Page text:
- Title: VENEZUELA: Chavez talks of Russia, Obama and domestic politics
- Date: 25th November 2008
- Summary: (BN06) CARACAS, VENEZUELA (NOVEMBER 24, 2008) (REUTERS) PAINTING OF VENEZUELAN INDEPENDENCE HERO SIMON BOLIVAR VENEZUELAN PRESIDENT HUGO CHAVEZ ARRIVING FOR NEWS CONFERENCE JOURNALISTS CHAVEZ SITTING AT A DESK SECURITY
- Embargoed: 10th December 2008 12:00
- Topics: International Relations
- Reuters ID: LVA8A2EVO1YOTPHF7S7WR7RLPYZT
- Story Text: Venezuelan President Hugo Chavez discusses relations with Russia, praises U.S. President-elect Barack Obama and suggests constitutional reform at home concerning presidential re-elections.
Venezuela's President Hugo Chavez ran the gamut of issues during a news conference in Caracas on Monday (November 24), discussing everything from the country's relationship with Russia, through U.S. president-elect Barack Obama, to a possible proposal for Venezuelan presidential re-election.
Chavez said a fleet of Russian warships was arriving in Venezuela on Tuesday (November 25) to conduct joint exercises as Russia's President Dmitry Medvedev arrives on Wednesday.
Medvedev's visit, part of a South American tour that includes Brazil and Cuba, comes as falling crude prices are worrying energy-producing countries like Russia and Venezuela.
OPEC-member Venezuela is Russia's first firm ally in the Americas to be established after the Cold War and Moscow sees ties to Chavez as a riposte to U.S. influence close to its own borders in the Caucasus.
"...up until a few years ago we did many exercises with forces of the United States -- ships, frigates; our F16 planes flew in Europe, flew in the United States. Now we cannot do exercises with the United States, evidently. How can we do exercises with the United States if they are coming to attack us openly, militarily, politically, economically, etc?," Chavez told Monday's news conference.
He said the naval exercises were not meant to anger Washington, which is his main oil client and a frequent target of his fiery speeches. However, Chavez welcomes Russia in his bid to lessen U.S. dominance in global politics and trade.
The U.S. government has dismissed the importance of Medvedev's trip to Venezuela and derided the Russian navy visit by wondering if the ships were "accompanied by tugboats".
Chavez praised Obama's future and praised him for not attending last weekend's G20 summit in Washington.
"I hope that they are not going to 'kill' Obama, that infernal machinery, because Obama, Obama is just someone who has generated hope in the world. To me it seems good that he did not go to that summit of Bush, the summit of the G20. I wouldn't have gone either, but instead (Obama) dedicated himself to solving the problem or the great problems that Bush is leaving him at the internal level," said Chavez.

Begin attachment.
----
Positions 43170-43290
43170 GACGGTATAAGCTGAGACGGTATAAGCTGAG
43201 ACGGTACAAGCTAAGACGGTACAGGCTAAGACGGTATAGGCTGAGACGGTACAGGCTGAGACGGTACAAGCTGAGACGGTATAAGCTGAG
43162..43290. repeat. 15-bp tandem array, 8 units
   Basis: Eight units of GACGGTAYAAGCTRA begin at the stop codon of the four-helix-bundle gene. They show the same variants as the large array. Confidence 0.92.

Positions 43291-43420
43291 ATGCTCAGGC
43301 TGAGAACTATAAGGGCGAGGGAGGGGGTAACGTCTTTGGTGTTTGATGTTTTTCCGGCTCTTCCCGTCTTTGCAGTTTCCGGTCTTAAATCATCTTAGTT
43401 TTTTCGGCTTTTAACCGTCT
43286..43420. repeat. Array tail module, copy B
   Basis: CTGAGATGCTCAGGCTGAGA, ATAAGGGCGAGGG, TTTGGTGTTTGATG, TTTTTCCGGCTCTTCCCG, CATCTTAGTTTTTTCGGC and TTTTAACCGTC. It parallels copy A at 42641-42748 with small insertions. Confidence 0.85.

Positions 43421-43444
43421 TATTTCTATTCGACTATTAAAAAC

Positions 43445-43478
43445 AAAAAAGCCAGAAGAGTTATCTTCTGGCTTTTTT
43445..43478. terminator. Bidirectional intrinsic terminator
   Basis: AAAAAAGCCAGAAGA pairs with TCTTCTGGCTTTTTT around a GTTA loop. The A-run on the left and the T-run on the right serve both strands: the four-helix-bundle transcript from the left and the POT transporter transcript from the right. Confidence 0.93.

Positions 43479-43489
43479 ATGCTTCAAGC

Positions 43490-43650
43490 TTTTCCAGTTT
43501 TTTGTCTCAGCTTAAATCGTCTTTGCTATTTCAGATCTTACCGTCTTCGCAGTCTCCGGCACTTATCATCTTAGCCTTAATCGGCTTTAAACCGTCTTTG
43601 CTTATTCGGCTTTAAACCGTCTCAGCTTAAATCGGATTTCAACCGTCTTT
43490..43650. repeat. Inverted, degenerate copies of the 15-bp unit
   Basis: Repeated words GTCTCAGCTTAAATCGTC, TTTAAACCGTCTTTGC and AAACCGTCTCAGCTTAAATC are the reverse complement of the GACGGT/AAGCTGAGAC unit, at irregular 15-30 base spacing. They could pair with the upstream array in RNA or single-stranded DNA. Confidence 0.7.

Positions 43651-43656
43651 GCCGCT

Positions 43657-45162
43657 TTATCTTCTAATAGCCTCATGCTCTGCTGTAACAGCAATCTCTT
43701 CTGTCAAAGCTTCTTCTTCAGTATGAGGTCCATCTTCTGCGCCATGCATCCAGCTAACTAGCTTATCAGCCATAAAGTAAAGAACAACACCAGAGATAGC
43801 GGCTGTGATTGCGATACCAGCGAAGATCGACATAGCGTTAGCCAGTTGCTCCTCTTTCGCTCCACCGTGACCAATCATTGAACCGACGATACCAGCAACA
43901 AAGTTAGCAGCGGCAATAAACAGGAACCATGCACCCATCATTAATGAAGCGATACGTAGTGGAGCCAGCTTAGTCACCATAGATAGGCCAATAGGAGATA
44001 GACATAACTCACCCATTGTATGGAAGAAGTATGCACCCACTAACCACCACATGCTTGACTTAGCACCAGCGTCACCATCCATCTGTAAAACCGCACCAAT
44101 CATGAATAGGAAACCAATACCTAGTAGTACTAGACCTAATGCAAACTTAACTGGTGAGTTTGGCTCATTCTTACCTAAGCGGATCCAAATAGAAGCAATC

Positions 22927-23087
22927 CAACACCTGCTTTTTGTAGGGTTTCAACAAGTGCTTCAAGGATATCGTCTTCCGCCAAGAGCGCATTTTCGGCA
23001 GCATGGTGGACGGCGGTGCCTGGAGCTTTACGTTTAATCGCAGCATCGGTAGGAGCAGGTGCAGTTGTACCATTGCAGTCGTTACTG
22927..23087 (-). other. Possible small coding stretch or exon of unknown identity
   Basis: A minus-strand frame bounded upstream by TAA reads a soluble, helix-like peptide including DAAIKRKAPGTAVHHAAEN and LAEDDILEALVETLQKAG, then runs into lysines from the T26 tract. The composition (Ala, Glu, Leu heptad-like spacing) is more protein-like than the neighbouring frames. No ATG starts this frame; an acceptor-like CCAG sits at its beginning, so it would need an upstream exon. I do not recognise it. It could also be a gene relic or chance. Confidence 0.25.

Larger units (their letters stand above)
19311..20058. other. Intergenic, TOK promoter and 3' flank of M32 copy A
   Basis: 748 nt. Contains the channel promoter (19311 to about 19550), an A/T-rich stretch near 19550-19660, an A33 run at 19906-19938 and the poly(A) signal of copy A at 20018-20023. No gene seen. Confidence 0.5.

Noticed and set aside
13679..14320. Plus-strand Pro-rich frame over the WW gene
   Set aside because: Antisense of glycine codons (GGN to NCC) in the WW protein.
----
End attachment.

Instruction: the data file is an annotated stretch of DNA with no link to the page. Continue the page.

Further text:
The Venezueland president then addressed an issue many people have been wondering about: possibly running for re-election in 2012.
He said his political party could seek to change the law so he can run again, but added that he would not personally promote such a reform. Still, he said, his party could do it during 2009.
"Regarding the point you refer to about (Venezuelan) presidential re-election. I am not going to do it (propose it). What I cannot avoid is someone else doing it. I have said it to the people and they said to me 'four years of government'. Now the people have, according to this constitution, the right to ask the people, or sectors of the people, about constitutional reform," Chavez said.
Finally, he talked about the mixed bag of Venezuelan state election results from this weekend's vote. The multi-party opposition eroded Chavez's dominance of regional politics, winning six top posts that govern almost half of the population, although his Socialist Party took 17 state races -- a clear majority.
The governing party's mayor of Caracas lost to opposition opponent Antonio Ledezma. Chavez hoped the new mayor would still be able to work with those of the governing party, such as Jorge Rodriguez of Caracas's Liberatador municipality.
"But I hope the mayor (Ledezma) comes to coordinate with the mayors that work with Jorge Rodriguez, our mayor, with honesty, transparency and I am willing to support him. It is a responsibility," said Chavez.
Losing some political control will weigh on Chavez, especially as the world's economic turmoil has dragged the price of oil sharply lower, hurting his ability to finance popular welfare programmes.
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